Three lions on a shirt? Meet the king who put them there

He spent little time in England but one very famous king’s emblem is now on the lips of millions in the country he ruled but rarely visited. Football fans across the land are singing ‘Three Lions on a Shirt’ once more and it’s all thanks to Richard I.

England’s big win against the Netherlands in the semi-finals of the 2024 Euros gives the men’s team another chance at a major title. For those counting, it’s now 58 years of hurt that they’re trying to end but the story of those three lions is even older.

Appropriately known as Lionheart, Richard was the first English king to put a hat trick of lions on his coat of arms and his choice became the standard royal standard.He ruled England between 1189 and 1199 and by the final stages of his reign, the three lions were firmly in place on the Great Seal. Even though he died with no children, his choice of emblem lived on.

He collected his menagerie of menace through accidents of ancestry. His great grandfather, Henry I, used a single golden lion as an emblem for the first part of his reign. When he married for a second time, he adopted a lion from the family crest of his new bride, Adeliza of Louvain. Two lions doesn’t have quite the same ring, though.

Fast forward a few decades and Henry’s great grandson, Richard, was getting ready to choose an emblem of his own. He was the son of King Henry II of England and Eleanor of Aquitaine and his powerhouse of a mother also had a lion on her own family coat of arms. So Richard added a third lion to his personal crest and suddenly, we’re singing.

The three lions proved so popular that they reigned supreme on the English royal arms for over a century until Edward III added in some French lilies. But despite alterations and additions ever since, the three lions have always remained an integral part of the arms.

They ended up on England shirts when the Football Association was looking for an emblem for the kit its players would wear at international games in the late 19th century. They settled on the three lions and presumably gained royal permission (as this was 1879, that must mean that Queen Victoria was somewhat amused at the idea).

Look closely and you’ll see the lions have company with more royal links. There are also ten Tudor roses on the badge worn proudly by England’s footballers but, for some reason, the floral motif has never been as famous. But then ‘ten roses on a shirt’ doesn’t have quite the same ring.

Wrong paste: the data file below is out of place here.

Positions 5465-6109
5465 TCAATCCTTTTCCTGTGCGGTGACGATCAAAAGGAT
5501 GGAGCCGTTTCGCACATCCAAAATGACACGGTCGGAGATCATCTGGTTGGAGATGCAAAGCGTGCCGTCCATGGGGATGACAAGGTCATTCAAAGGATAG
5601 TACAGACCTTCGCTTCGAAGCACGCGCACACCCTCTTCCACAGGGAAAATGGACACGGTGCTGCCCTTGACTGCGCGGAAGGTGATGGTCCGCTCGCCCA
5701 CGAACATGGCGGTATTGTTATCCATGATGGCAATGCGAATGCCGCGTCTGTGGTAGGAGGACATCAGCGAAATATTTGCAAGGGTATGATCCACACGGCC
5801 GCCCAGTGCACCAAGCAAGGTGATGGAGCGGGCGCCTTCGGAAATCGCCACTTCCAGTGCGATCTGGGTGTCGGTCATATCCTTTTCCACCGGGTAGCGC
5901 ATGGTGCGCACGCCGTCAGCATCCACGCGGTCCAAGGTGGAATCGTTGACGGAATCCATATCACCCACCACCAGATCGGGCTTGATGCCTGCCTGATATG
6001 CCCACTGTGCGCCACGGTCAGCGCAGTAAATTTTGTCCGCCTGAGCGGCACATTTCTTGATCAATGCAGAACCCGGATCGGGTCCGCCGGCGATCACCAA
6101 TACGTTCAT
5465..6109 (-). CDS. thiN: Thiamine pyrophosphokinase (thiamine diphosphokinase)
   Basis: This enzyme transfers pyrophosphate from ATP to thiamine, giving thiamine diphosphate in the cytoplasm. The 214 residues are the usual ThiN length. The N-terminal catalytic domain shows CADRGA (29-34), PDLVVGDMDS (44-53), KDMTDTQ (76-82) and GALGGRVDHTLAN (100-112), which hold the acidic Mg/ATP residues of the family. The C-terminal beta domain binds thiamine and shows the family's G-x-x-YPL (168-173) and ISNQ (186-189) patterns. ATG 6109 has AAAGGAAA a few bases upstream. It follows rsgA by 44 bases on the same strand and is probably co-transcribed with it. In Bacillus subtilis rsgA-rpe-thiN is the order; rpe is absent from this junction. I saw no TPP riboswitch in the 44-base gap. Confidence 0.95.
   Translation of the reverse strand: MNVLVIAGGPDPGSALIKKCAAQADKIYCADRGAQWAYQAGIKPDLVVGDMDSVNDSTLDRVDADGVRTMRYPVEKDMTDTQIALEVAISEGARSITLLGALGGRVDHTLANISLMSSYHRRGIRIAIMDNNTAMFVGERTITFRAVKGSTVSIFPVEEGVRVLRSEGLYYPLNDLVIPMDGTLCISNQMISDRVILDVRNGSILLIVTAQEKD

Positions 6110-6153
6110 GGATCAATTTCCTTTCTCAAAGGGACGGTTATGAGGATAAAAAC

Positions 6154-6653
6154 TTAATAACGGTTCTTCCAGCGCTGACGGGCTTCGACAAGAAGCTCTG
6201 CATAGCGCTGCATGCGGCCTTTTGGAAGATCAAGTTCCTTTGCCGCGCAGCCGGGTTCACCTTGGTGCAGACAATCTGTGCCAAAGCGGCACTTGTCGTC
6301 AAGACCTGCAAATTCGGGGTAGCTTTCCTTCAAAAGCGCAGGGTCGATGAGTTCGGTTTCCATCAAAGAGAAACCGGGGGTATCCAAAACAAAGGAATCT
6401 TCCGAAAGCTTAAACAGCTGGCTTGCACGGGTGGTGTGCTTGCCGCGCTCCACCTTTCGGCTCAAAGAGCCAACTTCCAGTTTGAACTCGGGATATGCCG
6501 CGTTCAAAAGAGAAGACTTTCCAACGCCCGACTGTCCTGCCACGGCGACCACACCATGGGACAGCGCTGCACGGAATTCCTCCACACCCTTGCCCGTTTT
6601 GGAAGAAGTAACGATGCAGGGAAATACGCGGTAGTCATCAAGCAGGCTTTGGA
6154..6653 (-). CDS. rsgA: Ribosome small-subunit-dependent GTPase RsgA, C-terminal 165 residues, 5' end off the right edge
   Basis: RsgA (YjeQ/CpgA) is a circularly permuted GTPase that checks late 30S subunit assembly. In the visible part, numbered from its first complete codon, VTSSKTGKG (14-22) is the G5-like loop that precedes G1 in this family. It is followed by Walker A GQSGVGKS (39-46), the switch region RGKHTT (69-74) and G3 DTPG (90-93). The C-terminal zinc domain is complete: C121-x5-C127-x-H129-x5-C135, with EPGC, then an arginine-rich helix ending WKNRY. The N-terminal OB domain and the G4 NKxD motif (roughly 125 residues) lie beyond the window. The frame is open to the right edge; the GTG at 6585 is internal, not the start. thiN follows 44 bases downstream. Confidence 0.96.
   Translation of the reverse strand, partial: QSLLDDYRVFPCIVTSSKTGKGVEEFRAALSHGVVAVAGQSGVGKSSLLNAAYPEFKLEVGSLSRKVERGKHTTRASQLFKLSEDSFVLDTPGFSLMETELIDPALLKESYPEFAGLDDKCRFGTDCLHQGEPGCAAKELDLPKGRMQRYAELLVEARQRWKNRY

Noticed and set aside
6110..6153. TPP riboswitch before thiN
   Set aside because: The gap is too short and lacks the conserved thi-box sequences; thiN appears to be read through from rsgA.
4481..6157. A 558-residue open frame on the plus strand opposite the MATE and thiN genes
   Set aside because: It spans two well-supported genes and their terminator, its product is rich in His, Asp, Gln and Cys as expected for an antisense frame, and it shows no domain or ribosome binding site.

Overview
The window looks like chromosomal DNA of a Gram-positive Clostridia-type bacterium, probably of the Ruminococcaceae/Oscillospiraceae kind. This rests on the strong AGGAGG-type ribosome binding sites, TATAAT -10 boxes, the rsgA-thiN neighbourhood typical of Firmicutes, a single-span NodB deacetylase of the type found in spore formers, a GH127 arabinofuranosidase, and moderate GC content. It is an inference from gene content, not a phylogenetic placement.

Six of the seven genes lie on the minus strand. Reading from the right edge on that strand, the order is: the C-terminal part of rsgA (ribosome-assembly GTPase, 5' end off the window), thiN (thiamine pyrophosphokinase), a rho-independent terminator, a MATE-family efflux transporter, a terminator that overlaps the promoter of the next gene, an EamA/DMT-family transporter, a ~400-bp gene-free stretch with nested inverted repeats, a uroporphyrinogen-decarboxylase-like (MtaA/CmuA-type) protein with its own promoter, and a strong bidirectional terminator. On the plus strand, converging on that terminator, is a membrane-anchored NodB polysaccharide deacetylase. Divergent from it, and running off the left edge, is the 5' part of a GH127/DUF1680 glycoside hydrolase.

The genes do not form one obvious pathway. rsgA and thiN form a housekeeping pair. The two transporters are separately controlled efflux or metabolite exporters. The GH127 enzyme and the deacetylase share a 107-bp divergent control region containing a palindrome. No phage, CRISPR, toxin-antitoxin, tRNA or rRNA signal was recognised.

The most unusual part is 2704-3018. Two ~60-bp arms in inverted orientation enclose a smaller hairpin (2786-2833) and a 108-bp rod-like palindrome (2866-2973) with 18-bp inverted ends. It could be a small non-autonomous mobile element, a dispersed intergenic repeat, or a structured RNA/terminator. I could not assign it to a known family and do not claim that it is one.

The three lions on that shirt became the ultimate symbol of England’s footballers in 1996 when David Baddiel, Frank Skinner and the Lightening Seeds were asked to come up with a song to mark the team’s participation in that year’s Euros which were being played in the UK.

The single, a shift away from traditional official team songs, went straight to number 1 and became the anthem of the summer as England made it to the semi-finals before a heart breaker of a penalty shoot out which saw a certain Gareth Southgate send his attempt sky high and his team out of the tournament. It was re-recorded in 1998 for the World Cup and has been a fan favourite ever since.

In 2024, the Monarch who now wears the Crown once held by Richard I put his own spin on ‘three lions’. Charles III asked for the famous song to be played at Changing the Guard on the morning of England’s Euros semi final against the Netherlands. Hours later, they had won a famous victory which sent them to the final once more.

England now head to Berlin for another massive game with the men’s team hoping to emulate the Lionesses and become European champions. Let’s hope football is slightly keener to come home than Richard I, the King of England who spent less than a year in his realm but whose lasting legacy is a crest that now unites millions of people in hopes and dreams.

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